ple that we know of in this vicinity
are constantly biting their nails. They
may learn a lesson from the above.
Vir A. California Editor, participa
ting in a debate as to the best method
of building a certain bridge, objected
to a coffer dam making the pier. Ito
said he early formed a prejudice
ageiput the thing ; his uncle once had
a cow ehokod with a turnip, and for a
long time is was thought she would
coffer dam head off.
Letter from Judge B, R. Curtis,
Hon. Q. 11.. Browning, Mishington :
Dear Sir--1 thank you for sending me
a copy. of the call for the national con
vention, to be held in Philadelphia on
tho 14th day of August next.
In the present unhappy condition of
our national affairs it seems to me fit
and important that delegates. of the
people should come together from all
parts of our country to manifest, in en
authentic and convincing way, the ad
hesion of their constituents to the fun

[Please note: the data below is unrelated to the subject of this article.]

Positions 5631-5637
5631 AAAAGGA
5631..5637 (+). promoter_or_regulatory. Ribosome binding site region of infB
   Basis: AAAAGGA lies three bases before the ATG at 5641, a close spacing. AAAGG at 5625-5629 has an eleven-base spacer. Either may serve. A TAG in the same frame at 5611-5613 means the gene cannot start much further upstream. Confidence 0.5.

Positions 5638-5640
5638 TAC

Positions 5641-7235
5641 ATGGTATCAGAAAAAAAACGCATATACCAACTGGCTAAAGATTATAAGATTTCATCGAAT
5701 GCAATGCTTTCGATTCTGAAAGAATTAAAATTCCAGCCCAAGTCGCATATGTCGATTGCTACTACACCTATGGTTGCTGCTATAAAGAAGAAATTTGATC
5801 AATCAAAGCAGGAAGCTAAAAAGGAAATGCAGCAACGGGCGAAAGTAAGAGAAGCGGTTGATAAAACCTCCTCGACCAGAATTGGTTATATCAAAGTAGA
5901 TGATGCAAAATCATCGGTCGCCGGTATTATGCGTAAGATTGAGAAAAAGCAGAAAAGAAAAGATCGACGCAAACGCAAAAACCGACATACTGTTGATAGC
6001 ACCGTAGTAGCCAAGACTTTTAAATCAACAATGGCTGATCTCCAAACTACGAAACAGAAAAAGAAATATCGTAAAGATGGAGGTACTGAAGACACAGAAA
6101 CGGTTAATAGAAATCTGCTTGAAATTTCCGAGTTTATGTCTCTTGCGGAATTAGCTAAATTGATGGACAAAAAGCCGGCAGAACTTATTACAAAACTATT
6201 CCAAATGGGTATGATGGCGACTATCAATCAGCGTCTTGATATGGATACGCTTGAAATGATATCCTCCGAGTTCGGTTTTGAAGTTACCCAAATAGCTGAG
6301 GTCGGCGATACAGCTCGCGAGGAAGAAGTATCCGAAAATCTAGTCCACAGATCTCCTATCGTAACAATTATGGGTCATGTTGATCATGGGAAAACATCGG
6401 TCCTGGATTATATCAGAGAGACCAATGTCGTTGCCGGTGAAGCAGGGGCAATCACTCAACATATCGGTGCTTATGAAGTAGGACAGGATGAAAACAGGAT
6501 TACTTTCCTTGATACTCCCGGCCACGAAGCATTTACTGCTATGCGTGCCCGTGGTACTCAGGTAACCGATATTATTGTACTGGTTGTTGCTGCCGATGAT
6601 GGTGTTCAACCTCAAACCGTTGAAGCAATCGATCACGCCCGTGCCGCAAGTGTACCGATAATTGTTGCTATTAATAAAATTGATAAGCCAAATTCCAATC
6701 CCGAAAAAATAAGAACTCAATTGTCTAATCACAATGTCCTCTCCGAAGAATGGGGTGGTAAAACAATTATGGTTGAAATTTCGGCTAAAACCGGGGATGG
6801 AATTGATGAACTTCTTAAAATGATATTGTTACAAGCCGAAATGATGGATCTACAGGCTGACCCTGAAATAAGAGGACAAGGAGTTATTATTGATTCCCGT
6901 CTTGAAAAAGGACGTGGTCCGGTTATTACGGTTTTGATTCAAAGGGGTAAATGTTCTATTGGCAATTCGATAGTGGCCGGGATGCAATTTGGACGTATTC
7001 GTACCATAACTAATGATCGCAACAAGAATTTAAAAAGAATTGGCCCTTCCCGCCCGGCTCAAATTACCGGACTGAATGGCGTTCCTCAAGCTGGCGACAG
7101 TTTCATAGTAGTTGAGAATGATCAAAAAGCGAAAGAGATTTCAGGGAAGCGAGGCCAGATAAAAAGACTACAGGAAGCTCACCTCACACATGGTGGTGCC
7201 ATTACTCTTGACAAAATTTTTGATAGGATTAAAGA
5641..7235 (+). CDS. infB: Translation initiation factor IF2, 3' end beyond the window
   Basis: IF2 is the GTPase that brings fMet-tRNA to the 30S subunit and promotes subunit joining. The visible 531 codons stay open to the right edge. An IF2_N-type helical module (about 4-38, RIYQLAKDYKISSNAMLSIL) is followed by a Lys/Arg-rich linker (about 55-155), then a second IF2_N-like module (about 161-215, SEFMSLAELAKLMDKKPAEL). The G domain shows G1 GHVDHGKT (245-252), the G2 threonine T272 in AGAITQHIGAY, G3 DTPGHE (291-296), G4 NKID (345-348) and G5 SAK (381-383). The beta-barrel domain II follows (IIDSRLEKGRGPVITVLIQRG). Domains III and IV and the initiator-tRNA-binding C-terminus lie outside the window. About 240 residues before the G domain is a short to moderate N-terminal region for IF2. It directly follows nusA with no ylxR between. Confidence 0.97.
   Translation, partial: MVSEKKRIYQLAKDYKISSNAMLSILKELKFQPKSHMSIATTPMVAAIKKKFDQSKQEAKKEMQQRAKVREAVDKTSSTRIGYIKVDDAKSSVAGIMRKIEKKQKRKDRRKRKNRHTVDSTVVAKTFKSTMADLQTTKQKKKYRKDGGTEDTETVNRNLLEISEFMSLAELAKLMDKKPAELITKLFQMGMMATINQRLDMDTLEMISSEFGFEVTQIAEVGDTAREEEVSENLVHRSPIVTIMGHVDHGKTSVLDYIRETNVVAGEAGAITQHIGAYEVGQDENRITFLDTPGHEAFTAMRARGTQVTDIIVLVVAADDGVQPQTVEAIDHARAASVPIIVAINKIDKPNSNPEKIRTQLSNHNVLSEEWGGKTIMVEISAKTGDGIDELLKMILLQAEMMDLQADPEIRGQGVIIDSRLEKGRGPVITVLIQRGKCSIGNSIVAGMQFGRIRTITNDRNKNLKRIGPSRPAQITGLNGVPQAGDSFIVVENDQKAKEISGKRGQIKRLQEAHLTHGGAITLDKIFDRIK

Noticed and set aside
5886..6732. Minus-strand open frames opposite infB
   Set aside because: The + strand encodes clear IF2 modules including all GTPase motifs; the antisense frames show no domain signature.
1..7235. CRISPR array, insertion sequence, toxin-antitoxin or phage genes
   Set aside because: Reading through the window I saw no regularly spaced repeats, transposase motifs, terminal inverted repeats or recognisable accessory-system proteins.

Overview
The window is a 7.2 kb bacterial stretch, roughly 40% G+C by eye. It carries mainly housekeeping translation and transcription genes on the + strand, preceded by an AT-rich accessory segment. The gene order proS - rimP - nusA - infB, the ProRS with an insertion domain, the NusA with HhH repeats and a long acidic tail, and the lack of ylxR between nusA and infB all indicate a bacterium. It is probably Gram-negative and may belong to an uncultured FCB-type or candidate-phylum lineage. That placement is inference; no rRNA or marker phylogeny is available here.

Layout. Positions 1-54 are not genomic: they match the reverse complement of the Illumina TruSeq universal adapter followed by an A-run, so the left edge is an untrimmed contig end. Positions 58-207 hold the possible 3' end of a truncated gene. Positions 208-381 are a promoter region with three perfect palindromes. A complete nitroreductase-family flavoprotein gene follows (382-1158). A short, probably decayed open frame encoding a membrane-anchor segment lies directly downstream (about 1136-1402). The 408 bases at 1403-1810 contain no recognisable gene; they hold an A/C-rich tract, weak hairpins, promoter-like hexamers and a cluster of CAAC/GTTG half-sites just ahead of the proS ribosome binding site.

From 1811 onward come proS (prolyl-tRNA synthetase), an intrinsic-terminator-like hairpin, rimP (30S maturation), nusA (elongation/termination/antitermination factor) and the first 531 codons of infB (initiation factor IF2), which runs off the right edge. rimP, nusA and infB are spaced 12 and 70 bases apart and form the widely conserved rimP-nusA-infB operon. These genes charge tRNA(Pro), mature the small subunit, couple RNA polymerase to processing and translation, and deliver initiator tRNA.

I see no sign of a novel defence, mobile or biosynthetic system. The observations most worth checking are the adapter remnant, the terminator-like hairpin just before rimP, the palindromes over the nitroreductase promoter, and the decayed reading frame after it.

damental principles of our government,
and to that policy and course of action
which necessarily result from them.
In my judgment tho propositions con
tained in the call of the convention aro
consistent with those principles and
that policy.
The nature of our government does
not permit the United States to destroy
a State, or acquire its territory by con
quest. Neither does it permit the peo
ple of a State to destroy the State, or
lawfully affect, in any way, any ono of
ite relations to the United States. One
is as consistent with our Constitution
as the other; while that Constitution
remains operative each is impossible.
But the government of the United
States may, and must, in the discharge
of constitutional duty, subdue by arms,
any number of its rebellious citizens
into quiet submission to its lawful au
thority. And if the officers of a State,
having the actual control of its govern
ment, have disobeyed the requirement
to swear to support the Constitution,
and have abused the power of the State
by making war on the United States,
this presents the case of an usurping
and unlawful government of a Stale,